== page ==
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I beg to move Amendment No. 2, in page 3, line 4, at the end to insert:
(c) relating to any situation in which any employer, employee or trade union agree or arrange, whether enforceably at law or not, that the number of persons employed in any process, activity or undertaking or the way in which they are employed is in any way, other than for health or safety, restricted or affected so as to conflict with the objectives set out in paragraph 1 of Schedule 2 to this Act.
We now come to Part I of the Bill which sets up in statutory form the Prices and Incomes Board and entitles Ministers to make references to it. The point we are making in the Amendment is a simple one. It is that Ministers should be entitled to refer to the Board not only increases in pay and prices but also restrictive labour practices.
My hon. Friends and I do not for a moment maintain that restrictive labour practices are the fault of only the workers. We think that the workers are generally the leading creators of restrictive labour practices, but they can by hypothesis have been created only with the connivance, positive or negative, of the employers. Thus, we are not making a narrow, sectional point but are coming to the heart of our economic difficulties, unit costs, since unit costs reflect the relatively low output for each unit of labour and we believe that this, above all, should be referable to the Board.
The House will remember that the Board is really the Productivity Prices and Incomes Board, to give it is full, notional title. It was, therefore, set up with the purpose of looking at labour practices as well as at prices and pay. We have noticed with appreciation how much Mr. Aubrey Jones and his team have concentrated on management and labour practices in the industries they have examined. This is extremely valuable work. Indeed, our support for the Board is largely because we thoroughly approve of the idea of using the Board as a spotlight on restrictive labour practices. We are, therefore, extremely keen that the opportunity should be taken in this legislation, under Part I of the Measure—remembering that Part I is the only part of the Bill with which we have any sympathy whatever—to give powers to Ministers to refer restrictive labour practices as such to the Board.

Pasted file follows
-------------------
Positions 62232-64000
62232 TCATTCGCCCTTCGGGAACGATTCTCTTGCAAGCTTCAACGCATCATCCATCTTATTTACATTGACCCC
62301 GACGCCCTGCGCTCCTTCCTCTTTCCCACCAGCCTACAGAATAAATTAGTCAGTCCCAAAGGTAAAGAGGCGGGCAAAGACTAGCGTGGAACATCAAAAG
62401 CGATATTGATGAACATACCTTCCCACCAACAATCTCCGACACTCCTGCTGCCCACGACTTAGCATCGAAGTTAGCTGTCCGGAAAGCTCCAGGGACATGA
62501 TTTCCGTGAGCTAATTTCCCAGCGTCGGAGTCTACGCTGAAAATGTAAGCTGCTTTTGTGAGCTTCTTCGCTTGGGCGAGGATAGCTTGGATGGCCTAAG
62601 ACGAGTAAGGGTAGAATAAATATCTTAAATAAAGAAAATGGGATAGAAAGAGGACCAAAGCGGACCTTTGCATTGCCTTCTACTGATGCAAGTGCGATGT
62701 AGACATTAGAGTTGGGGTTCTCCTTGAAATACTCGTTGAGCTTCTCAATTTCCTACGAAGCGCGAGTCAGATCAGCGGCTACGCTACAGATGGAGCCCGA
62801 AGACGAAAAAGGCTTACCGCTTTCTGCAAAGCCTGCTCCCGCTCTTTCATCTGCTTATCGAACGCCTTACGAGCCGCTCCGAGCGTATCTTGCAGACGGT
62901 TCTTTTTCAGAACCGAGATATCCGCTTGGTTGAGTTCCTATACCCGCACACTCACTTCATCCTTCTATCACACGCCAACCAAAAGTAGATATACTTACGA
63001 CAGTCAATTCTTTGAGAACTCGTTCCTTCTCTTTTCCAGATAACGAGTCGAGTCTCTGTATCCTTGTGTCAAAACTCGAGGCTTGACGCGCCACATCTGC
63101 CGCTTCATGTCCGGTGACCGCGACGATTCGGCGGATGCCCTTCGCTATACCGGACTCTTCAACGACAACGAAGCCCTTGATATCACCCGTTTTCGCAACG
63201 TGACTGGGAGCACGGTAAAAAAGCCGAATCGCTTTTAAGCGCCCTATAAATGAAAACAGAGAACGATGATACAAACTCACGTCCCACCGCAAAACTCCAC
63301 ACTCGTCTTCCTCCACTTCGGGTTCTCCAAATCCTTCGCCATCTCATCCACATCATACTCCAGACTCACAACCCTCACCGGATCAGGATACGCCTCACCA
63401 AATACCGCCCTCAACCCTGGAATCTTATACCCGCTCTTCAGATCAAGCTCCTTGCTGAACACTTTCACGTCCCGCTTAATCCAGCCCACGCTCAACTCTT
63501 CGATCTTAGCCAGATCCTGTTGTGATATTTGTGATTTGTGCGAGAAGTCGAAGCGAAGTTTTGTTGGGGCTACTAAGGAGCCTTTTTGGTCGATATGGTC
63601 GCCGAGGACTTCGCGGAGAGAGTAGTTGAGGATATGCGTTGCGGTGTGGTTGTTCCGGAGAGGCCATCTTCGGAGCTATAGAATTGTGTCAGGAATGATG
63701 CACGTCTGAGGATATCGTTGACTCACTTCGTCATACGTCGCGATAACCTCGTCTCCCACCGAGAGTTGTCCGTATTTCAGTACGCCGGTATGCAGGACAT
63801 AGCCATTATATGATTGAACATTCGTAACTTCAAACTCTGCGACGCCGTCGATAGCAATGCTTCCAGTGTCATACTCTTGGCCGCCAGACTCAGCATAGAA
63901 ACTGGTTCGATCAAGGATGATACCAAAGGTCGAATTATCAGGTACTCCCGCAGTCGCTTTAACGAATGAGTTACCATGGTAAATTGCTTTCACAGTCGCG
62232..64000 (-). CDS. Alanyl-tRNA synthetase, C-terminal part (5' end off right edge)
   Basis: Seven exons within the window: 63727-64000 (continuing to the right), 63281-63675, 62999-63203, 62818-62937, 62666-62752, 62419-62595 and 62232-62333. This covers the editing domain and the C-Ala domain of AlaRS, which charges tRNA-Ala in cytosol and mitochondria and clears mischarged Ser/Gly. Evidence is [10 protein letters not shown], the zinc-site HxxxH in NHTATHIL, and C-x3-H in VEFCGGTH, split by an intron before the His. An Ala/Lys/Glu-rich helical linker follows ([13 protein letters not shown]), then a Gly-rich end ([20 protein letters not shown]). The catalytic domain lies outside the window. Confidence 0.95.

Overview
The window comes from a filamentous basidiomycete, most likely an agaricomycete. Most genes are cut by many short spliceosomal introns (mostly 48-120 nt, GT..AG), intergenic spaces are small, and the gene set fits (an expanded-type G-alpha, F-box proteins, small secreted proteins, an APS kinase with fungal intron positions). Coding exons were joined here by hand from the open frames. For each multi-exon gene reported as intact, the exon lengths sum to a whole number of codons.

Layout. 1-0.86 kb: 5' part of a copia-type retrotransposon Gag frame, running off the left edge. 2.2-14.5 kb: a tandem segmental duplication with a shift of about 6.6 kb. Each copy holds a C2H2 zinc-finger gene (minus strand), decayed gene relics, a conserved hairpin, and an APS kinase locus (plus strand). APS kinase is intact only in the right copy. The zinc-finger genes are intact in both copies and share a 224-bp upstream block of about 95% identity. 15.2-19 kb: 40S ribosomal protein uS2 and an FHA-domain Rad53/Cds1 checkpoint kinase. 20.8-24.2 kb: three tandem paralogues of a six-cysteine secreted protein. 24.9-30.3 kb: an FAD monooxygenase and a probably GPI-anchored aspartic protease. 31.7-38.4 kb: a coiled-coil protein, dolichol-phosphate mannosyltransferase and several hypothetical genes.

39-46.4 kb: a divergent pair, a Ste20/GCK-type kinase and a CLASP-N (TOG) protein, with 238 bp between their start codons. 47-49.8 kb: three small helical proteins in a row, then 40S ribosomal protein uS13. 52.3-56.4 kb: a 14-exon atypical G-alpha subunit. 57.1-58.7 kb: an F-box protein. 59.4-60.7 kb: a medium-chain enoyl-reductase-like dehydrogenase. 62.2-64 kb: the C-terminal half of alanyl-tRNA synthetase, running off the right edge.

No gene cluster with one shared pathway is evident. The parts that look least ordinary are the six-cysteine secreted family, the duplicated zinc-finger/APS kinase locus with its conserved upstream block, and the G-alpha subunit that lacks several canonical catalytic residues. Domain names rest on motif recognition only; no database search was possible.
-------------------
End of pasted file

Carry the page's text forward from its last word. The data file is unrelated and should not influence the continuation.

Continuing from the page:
I do not think it is necessary for me to develop this argument at length, except, perhaps, to say that the Government might reply, "We have some sympathy with your objectives, but what would happen once the Board had reported "? Our reply is that publicity about restrictive labour parctices has a certain value of itself.
My hon. Friends would go further and probably change the law to cover the most recalcitrant management and labour units which resisted the calls of the Board and of publicity to change their ways, but we are not on this occasion asking the Government to go as far as changing the law. We merely ask them to say that the weapon of publicity—the weapon of daylight—should be made available against restrictive labour practices.